You hear it over and over again, “plastic bags do not decompose and will last a thousand years in a landfill” and “they will be here long after I am gone!” A Google web search will show hundreds of articles with the same theme and in all cases the writers attempt to convey how bad this is and why we should ban plastic carryout bags. Look at what some say:
Plastic bags are not biodegradable … and end up in landfills where they may take 1,000 years or more to break down into ever smaller particles that continue to pollute the soil and water. (West)
A plastic carrier bag will take up to 1000 years to break down once it is in the landfill. Compare that to its useful life which can be measured in minutes – the length of time it takes to get our shopping home from the store before being dumped in the dustbin. (Green)
Plastic bags also have a hard time decomposing; estimates range from ten to twenty years when exposed to air to 500–1,000 years in a landfill. (Cadman)
But what do these writers NOT tell you? They don’t tell you that the raw materials, oil and natural gas, from whose byproducts plastic carryout bags are made, were in the ground for thousands if not millions of years. So all that we are doing is putting back into the ground what we extracted from it in the first place, but we put it back in a different and more stable form.
Bag Ban Proponents like to point out that the recycling rate for plastic carryout bags is 5% or less and that because of the low recycling rate, plastic carryout bags should be banned.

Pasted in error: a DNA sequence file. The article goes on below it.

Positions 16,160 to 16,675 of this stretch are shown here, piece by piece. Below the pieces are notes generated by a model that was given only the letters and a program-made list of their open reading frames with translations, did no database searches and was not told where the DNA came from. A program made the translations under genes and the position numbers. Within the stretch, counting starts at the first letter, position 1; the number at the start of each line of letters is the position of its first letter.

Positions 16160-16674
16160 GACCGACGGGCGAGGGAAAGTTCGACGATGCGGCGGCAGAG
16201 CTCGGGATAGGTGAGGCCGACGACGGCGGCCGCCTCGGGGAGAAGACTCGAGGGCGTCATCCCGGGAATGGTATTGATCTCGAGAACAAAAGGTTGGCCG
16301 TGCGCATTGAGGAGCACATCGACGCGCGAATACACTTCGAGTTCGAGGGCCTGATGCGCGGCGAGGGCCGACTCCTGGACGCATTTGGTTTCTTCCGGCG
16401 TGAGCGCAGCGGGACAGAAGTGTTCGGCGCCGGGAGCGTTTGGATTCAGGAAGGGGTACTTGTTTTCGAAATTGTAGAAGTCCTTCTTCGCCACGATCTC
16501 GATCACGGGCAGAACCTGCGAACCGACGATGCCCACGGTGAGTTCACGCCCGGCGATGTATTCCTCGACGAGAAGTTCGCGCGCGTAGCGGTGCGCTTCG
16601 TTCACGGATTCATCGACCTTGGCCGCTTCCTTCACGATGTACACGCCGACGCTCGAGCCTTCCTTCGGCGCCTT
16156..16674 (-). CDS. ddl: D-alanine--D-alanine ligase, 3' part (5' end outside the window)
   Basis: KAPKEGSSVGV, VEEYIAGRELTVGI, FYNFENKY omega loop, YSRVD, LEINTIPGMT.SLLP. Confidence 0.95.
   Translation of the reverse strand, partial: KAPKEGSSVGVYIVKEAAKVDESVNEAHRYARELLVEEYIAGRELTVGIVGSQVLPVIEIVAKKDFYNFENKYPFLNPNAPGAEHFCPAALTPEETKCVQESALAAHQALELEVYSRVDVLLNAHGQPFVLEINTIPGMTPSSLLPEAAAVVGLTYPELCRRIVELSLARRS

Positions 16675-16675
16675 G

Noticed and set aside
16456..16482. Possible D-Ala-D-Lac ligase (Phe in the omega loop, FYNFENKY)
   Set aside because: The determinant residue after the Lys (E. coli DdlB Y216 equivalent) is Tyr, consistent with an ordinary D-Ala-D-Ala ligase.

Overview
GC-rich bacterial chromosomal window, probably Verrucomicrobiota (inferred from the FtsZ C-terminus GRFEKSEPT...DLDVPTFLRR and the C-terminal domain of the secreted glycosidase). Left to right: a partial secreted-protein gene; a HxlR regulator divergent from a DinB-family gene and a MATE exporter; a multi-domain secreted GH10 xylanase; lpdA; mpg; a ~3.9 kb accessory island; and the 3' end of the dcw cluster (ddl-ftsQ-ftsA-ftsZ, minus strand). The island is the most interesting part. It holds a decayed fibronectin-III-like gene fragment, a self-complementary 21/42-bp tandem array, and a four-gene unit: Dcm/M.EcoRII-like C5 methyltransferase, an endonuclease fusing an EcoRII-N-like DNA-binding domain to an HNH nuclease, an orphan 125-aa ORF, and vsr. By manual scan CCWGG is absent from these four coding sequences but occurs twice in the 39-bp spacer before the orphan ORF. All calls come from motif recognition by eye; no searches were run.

Bag Ban Proponents totally miss the point. When plastic carryout bags are reused as trash bags, waste can liners, to pick up pet litter, dispose of kitchen grease, dispose of dirty diapers, or the myriad of other uses and end up in the landfill filled with trash, they cannot be recycled. Bag Ban Proponents appear to have a particularly difficult time comprehending this simple fact. Continue reading Plastic Bag Recycling Rate – A Non-Issue→
The majority of reusable bags currently in use in California are made from non-woven Polypropylene (PP) or fabrics such as cotton. While PP is technically recyclable, currently there is no recycling infrastructure for PP bags in the state of California. Furthermore, although cotton bags are technically compostable, there is no composting facility currently available. Hence, both PP and cotton reusable bags must be disposed of in the trash or landfill.
A very small percentage (much less than 5%) of reusable bags are made from High Density Polyethylene (HDPE) or Low Density Polyethylene (LDPE). These bags are recyclable via the In-Store Recycling Bin at your local retail store.
Environmentalists like to say that the recycling rate for plastic grocery bags is only 5% and therefore they should be banned. But the recycling rate for reusable bags is closer to 0%. Should they not be banned?